DANVILLE, MONTOUR COUNTY (WBRE/WYOU) – When you think about personal medical care, medications and checkups probably come to mind. But Geisinger Health System is taking a much more personal approach. It launched a first of its kind program in the nation Tuesday morning.
Eyewitness News Healthbeat Reporter Mark Hiller was on hand at Geisinger Medical Center in Danville as a new clinical DNA screening program kicked off with a rather prolific first patient.
With two vials of blood drawn from his arm, Geisinger President and CEO Dr. David Feinberg, MD, MBA marked a first. He became the first patient for Geisinger’s new DNA sequencing program. The first 1,000 Geisinger employees covered by Geisinger Health Plan will participate in the free screening before the program expands to millions of Geisinger patients. Dr. Feinberg said, “I think this will become routine with every baby that’s born, that when you’re born you’ll have your DNA done.”
Blood tests will look for changes in 59 of the nearly 20,000 genes in the human body. “Do I have something genetic going on that we can know about and do something about?,” said Dr. Feinberg.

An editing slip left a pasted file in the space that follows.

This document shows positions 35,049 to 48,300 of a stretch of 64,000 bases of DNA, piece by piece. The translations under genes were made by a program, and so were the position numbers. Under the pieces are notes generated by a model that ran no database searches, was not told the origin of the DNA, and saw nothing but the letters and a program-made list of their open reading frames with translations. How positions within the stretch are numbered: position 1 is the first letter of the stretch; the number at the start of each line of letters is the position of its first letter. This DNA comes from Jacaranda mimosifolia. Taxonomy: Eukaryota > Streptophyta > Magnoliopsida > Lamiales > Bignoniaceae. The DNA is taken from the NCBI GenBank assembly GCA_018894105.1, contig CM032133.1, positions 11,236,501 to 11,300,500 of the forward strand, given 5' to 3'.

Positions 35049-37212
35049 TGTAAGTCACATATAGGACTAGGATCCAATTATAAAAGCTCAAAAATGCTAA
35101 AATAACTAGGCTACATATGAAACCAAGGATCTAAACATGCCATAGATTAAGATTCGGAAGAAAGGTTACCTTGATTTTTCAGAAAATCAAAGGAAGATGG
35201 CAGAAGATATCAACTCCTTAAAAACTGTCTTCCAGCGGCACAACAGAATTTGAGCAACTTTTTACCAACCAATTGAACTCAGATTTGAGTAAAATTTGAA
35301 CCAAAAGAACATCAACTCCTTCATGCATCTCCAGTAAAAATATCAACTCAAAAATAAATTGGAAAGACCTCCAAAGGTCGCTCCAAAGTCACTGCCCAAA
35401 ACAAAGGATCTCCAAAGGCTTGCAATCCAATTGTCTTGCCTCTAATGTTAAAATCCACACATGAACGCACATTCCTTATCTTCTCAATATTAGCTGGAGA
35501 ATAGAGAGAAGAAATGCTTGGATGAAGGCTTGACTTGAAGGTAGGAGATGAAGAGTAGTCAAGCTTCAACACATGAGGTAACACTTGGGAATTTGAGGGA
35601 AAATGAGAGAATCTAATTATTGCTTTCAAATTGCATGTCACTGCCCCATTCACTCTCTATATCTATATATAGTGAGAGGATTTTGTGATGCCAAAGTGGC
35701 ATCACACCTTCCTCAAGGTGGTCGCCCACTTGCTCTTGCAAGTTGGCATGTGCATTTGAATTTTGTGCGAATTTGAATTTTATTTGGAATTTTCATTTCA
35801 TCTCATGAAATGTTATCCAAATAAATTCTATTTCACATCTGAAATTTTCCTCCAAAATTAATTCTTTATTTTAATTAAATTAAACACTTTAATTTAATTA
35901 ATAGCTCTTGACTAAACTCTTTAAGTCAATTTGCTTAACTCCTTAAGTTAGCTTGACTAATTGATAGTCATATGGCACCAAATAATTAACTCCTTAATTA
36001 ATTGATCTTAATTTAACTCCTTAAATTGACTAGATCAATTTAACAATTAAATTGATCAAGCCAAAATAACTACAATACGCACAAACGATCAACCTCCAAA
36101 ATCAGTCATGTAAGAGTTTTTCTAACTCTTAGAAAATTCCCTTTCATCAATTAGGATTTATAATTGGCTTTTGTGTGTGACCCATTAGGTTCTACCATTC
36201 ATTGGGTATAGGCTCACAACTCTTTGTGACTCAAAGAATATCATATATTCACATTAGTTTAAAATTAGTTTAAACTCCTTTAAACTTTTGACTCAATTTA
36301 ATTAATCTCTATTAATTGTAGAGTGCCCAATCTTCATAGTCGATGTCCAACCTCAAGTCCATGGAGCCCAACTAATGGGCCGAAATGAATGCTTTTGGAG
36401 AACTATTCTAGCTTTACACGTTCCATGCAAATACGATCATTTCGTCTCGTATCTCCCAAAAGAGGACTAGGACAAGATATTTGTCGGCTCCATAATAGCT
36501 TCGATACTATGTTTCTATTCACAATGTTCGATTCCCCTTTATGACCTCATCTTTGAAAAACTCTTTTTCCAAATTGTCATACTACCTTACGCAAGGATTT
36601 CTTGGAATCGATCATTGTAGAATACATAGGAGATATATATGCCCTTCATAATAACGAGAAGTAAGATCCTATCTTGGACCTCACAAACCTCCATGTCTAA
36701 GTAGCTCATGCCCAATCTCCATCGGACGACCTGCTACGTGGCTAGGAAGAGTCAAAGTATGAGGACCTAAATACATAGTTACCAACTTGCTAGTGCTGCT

Those nearly five dozen genes in particular are good indicators if a person has a risk for such things as cancer or cardiovascular disease. Discovering mutations means taking intervention and it’s more than just medications and lifestyle changes. Dr. Feinberg said the findings through DNA sequencing could actually result in a pulling back on the use of certain medications.
Geisinger started its genome project in 2006 which includes the MyCode project and Precision Medicine Initiative.
DNA sequencing is the latest step in achieving a significant goal. Geneticist Christa Martin, Ph.D. who is Director of Geisinger’s Autism and Developmental Medicine Institute said, “Moving into clinical care we want to be able to help more patients so that we can prevent disease and keep our patients healthy rather than treating them when they are sick.”
David Ledbetter, Ph.D. serves as Geisinger’s Executive Vice President and Chief Scientific Officer. He believes the DNA sequencing will have implications far beyond the individual patient. “We think it’s really important for people to be aware that they can do something positive to reduce risk of significant disease, sometimes potentially lethal conditions, for their children and grandchildren,” said Dr. Ledbetter.
Dr. Feinberg expects roughly four percent of adult patients screened will discover a potentially disease-causing change in one of their 59 genes evaluated. A widespread rollout of Geisinger’s DNA screening is expected by the end of the year.